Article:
Stay FIT!

Eating right and staying fit can help to keep you feeling and looking good throughout your life. As women go through the different life stages, it is important to be aware of the bodies’ changing needs. Staying active and tailoring food intake to keep up with your changing body can help minimize unwanted weight gain and energy loss and possibly keep chronic diseases in check.

Early 20s
Lower your chances of getting osteoporosis later by consuming more calcium now. Keep your bones strong by eating two to three servings of foods that contain calcium each day. Good sources of calcium are low fat milk, yogurt, low fat milk products.

Late 20s
One of the most important things you can do at this stage is to make sure you are getting the recommended daily 400 micrograms of folate or folic acid, especially if you are planning a pregnancy. Folic acid is an essential B vitamin that protects fetuses from serious birth defects. Good sources of folate include green, leafy vegetables, citrus fruits, folic acid-fortified bread and cereal, and supplements.

Your 30s
A woman’s metabolism slows down between 2 and 8 percent every decade, which means a 35-year-old woman needs 100 fewer calories a day than she did 10 years ago. To keep your weight steady, you will need to exercise more and eat less. It is important to remember that although you need to reduce your food intake, your body still needs nutrients. Cut back on empty calories and eat more nutritious foods.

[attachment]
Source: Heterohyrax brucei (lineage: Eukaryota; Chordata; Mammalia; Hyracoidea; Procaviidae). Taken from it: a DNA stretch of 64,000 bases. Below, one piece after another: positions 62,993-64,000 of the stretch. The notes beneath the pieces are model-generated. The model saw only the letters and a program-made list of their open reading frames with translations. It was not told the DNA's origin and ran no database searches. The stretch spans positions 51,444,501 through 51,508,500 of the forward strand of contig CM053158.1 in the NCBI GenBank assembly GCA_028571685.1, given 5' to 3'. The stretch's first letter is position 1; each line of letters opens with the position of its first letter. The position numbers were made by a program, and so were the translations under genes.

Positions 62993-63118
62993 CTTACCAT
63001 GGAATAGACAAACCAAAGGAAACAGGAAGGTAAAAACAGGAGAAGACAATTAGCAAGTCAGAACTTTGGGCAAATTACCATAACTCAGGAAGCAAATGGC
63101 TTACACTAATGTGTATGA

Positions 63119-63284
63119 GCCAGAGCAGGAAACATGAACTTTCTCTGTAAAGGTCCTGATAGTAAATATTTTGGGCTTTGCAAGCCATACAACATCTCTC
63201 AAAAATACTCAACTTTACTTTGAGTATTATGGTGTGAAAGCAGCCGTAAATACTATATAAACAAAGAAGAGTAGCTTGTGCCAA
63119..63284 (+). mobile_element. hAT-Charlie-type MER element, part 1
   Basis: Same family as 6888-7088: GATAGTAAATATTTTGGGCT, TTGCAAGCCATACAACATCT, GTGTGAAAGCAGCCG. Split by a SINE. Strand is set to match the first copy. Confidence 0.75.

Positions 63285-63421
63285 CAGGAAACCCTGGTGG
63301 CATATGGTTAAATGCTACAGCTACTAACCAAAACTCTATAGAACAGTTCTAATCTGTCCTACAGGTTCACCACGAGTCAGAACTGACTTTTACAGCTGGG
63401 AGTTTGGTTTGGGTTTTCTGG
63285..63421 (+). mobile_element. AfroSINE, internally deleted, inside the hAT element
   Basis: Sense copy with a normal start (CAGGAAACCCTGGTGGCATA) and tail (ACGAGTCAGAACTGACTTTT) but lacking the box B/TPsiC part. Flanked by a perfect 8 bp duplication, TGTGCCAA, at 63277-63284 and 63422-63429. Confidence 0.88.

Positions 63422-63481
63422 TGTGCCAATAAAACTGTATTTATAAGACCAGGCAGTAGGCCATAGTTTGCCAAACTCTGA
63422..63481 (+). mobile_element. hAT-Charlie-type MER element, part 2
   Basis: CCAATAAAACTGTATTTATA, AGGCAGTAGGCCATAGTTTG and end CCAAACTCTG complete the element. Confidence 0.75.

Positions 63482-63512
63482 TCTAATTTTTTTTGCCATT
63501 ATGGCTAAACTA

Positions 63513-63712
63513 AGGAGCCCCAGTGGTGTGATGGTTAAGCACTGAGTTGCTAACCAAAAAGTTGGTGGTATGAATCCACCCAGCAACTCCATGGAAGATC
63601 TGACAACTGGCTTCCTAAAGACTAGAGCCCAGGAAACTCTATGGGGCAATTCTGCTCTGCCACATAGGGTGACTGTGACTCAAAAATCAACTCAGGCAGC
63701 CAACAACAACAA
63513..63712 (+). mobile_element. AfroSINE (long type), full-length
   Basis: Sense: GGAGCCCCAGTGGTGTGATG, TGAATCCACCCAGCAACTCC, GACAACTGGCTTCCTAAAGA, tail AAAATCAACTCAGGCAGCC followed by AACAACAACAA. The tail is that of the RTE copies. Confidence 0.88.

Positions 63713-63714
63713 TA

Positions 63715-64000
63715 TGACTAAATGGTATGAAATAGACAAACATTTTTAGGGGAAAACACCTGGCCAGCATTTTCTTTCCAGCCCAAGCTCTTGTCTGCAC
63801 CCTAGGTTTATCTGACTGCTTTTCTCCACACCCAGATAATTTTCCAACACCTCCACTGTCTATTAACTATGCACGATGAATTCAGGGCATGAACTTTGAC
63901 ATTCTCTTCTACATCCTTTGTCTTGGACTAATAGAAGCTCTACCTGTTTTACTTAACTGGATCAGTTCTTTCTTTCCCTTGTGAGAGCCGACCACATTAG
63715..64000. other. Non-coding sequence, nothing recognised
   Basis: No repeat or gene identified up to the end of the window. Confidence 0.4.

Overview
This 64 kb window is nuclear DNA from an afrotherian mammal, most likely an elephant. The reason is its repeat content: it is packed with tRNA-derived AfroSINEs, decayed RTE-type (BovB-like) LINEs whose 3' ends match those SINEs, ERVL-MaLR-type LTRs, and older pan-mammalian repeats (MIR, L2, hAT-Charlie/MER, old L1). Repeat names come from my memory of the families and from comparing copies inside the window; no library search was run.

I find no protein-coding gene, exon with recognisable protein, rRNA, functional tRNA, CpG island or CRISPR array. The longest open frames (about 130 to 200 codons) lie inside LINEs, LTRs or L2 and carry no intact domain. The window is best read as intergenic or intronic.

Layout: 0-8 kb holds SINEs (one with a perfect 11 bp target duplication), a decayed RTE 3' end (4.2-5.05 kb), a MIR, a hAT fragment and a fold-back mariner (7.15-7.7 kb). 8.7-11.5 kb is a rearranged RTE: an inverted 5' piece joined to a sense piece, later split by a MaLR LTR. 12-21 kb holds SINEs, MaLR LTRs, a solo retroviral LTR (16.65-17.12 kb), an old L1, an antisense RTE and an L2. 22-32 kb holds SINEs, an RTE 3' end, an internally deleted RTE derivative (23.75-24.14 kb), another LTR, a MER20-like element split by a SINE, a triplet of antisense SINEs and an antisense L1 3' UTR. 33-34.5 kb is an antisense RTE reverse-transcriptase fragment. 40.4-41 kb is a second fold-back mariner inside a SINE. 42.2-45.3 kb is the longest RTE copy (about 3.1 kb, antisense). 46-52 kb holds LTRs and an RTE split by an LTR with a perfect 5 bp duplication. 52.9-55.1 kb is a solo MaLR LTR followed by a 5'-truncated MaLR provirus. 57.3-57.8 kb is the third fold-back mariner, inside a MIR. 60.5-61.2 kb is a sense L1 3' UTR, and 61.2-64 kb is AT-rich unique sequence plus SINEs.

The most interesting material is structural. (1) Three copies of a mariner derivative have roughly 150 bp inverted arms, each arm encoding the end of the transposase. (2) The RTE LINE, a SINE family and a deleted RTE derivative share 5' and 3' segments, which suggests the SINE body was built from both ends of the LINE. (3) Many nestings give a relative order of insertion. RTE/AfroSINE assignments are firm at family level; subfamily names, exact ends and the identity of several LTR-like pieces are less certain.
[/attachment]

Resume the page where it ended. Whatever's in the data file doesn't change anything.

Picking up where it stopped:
Your 40s and Beyond
Muscle mass slowly begins to deteriorate and is replaced with fat. The best way to prevent age-related muscle loss is to make strength training and weight-bearing exercise a priority. Experts recommend that women over 40 do strength training exercises, including weight or resistance training, at least twice a week, and weight bearing exercises, including swimming, walking, and dancing, at least five times a week.

At any age, exercise is one of the best things you can do for your health. The key to staying active is finding something that you enjoy that fits into your daily schedule. It doesn’t matter what you choose to do as long as you do it regularly.

Exercise promotes weight control, improves your strength and flexibility, lowers your risk of heart disease, helps control blood pressure and diabetes, relieves stress, and improves your mood and the way you feel about yourself. If you are older than 40, very overweight, or have medical problems, you should see your doctor before you start exercising.

Marianna Szoke /